Spring semester is finally wrapping up, but not in a way that anyone could have seen coming. Most college students are facing the approach of their first-ever remote finals week, done entirely online and at home. Though finals have always been far from easy, students are now expected to study for hours on end without access to their typical study spots, in-person study groups, or sometimes even reliable internet connection.
Though schools and individual professors are doing their best to make education accessible for students, the fact remains that this upcoming finals week is going to be a lot different than what you're used to. That said, there are still a few things you can do to ensure your success despite the circumstances.
1. Let the people you're living with know when you plan on studying.
For those living with a lot of other people, requesting a completely silent home is usually out of the question. Let the members of your household know when and where you plan on studying, that you won't be available during those times, and that you'd appreciate if they tried to keep it down until you're done for the day.
2. Change up your study area.
Last finals week, the sky was the limit when it came to study spots: your dorm, the study room, the library, the student center, Starbucks, and any other nook that could fit you and your laptop. With most of those options out of the question, you can break the monotony of having to study in your house by moving your workspace to different rooms or even outside. It's not much, but it's better than secluding yourself to one room for the better part of the next few weeks.
3. Start early.
This one applies for any finals week, but it's especially important now that you've essentially been teaching yourself. You likely don't have as firm a grasp on the subject matter as you would had you actually been in class, so starting to study early is the key to making sure you really know the material before you take the final.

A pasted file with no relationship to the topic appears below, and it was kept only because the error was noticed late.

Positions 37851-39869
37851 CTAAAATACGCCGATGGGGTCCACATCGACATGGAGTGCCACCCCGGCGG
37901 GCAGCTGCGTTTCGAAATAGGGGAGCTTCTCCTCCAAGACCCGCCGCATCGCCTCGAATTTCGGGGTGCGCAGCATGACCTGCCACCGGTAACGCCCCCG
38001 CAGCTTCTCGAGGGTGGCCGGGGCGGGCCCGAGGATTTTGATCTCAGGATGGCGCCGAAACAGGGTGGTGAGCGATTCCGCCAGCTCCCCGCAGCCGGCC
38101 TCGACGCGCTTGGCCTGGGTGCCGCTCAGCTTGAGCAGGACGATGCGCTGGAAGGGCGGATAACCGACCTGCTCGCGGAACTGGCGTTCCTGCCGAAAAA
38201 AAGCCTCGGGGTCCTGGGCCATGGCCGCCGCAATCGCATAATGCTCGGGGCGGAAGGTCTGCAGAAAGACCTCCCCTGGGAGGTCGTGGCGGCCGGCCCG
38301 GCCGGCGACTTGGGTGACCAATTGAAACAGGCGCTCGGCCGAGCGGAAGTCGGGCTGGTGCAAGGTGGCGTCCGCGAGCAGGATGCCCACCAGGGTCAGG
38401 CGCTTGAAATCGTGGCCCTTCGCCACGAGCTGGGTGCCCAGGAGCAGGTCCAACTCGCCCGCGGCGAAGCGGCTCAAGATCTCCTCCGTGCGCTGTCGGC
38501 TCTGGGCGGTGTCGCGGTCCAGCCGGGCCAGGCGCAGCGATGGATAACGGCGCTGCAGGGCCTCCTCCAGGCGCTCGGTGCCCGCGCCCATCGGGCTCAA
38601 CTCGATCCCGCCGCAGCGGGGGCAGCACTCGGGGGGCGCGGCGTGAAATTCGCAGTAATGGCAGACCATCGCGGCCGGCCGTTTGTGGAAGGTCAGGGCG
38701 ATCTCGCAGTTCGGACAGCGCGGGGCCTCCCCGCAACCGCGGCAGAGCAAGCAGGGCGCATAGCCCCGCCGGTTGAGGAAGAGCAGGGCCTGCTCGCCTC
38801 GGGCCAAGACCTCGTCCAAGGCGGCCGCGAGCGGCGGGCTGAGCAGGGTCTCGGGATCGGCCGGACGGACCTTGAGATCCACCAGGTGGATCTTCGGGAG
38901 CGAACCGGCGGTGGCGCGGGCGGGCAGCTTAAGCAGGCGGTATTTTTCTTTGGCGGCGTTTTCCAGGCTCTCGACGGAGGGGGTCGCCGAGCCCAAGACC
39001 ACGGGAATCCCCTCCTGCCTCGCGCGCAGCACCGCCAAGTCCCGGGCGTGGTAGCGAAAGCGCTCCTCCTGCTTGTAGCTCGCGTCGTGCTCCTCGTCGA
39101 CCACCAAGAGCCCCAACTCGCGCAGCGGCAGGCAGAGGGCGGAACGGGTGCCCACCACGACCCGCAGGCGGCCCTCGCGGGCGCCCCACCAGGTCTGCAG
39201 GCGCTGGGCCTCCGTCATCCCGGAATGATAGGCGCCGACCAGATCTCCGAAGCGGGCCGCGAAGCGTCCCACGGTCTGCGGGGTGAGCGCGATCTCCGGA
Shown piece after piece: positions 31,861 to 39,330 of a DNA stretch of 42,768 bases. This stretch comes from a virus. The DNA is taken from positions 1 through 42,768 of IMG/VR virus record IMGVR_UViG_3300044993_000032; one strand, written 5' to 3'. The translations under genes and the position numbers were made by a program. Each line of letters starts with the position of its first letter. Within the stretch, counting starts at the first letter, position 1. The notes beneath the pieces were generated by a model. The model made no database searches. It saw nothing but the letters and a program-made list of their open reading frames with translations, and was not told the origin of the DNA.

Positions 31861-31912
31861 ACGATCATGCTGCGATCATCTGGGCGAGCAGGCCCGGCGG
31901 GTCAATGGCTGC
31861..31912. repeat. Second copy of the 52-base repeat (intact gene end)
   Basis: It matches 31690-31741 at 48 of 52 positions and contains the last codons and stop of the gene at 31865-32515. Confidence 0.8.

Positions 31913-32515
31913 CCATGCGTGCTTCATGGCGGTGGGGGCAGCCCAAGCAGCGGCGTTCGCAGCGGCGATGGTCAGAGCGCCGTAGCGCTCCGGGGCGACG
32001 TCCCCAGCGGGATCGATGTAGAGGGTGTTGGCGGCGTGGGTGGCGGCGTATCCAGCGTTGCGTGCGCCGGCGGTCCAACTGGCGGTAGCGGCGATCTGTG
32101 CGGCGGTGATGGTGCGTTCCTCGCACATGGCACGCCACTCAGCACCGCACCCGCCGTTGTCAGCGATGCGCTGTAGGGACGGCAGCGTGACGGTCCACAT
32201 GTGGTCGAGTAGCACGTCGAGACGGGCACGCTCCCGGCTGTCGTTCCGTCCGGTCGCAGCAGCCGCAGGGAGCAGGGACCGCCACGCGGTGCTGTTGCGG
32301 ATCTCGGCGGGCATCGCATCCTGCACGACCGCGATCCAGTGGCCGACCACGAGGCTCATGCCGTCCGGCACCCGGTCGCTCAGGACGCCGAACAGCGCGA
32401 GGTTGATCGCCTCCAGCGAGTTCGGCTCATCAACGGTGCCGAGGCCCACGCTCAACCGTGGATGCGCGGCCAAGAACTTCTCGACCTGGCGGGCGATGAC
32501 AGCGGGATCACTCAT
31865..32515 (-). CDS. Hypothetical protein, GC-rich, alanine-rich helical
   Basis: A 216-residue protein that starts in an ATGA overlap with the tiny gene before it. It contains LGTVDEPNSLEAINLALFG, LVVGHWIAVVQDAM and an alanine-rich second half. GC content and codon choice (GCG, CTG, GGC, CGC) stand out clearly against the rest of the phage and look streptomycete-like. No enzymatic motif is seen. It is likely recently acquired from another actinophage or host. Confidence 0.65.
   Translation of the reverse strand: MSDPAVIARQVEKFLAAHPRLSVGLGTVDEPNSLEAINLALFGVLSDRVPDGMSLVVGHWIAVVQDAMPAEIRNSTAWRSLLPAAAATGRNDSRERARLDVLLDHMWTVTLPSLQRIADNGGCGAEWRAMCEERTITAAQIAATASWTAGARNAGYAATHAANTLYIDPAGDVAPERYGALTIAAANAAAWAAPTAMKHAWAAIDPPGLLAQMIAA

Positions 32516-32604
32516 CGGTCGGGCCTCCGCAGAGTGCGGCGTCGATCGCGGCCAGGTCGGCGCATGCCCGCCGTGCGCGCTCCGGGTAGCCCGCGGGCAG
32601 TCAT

4. Plan out your finals and know what's expected.
Gone are the days of walking into a room, taking your exam, and leaving; online exams bring up a whole new set of variables you're going to have to know before you take them. What time is the exam? What do you need for it? Is there a remote proctor? Is your professor allowing any extra resources? How do you submit the test? Figure these out long before test day so you know exactly what you're expected to do for each final.
5. Set chunks of time each day to NOT study.
When you were on campus, you didn't study for twelve hours a day because you had other things going on, like clubs or sports or hanging out with friends. Now that you have your workspace pretty much always in sight and no other excuses, it's easy to feel guilty about not doing work at all hours of the day. Making a clear separation between the time you spend studying and the time you spend relaxing will make things a lot less stressful, and might even make you feel more productive when you do study.
6. Form study groups via video chat.
Just because you can't actually get together with people from your class doesn't mean you can't study with them. Take advantage of resources like Zoom, Skype, Google Hangouts, and Cisco Webex to go over material with other people taking the final, just like you would if you were taking it in person.
7. Email. Your. Professors.
Everyone's confused right now, and you no longer have the ability to pop in during office hours. Don't be afraid to email your professor if you're confused on something, even if it seems inconsequential. It's better to make sure you know what's going on than to be alone and confused on test day.
8. Get creative with your study breaks.
For better or worse, studying from home means that you are no longer subject to some of the welcome distractions that come with college, like nights out with friends, dinner with your roommate, or even just walking to and from class. Break up the monotony of studying by going for a walk, working out, making a snack, reading a book, watching your favorite show—anything that's not poring over notes.
9. Talk yourself through the material.
Studying alone may not be fun, but it does have one major advantage: there's no one to judge you for your weird study habits. One such habit is talking to yourself, which multiple studies have proven to be beneficial when it comes to retaining information. If you feel like you're in a rut and just can't grasp something, you now have all the freedom in the world to talk yourself through it without getting weird looks.
10. Don't sweat the small stuff.
At the end of the day, this is new for everyone. The likelihood of you absorbing information the same way you would with a traditional learning experience is slim to none, and all of your peers are having the exact same struggles as you. This is new territory for everyone, professors included, and no one expects perfection. So breathe, keep trying your best, and just remember that at the end of the day, this semester does not define your entire college career.
Finals week may look a little different now, but hopefully these tips will help make it a bit easier.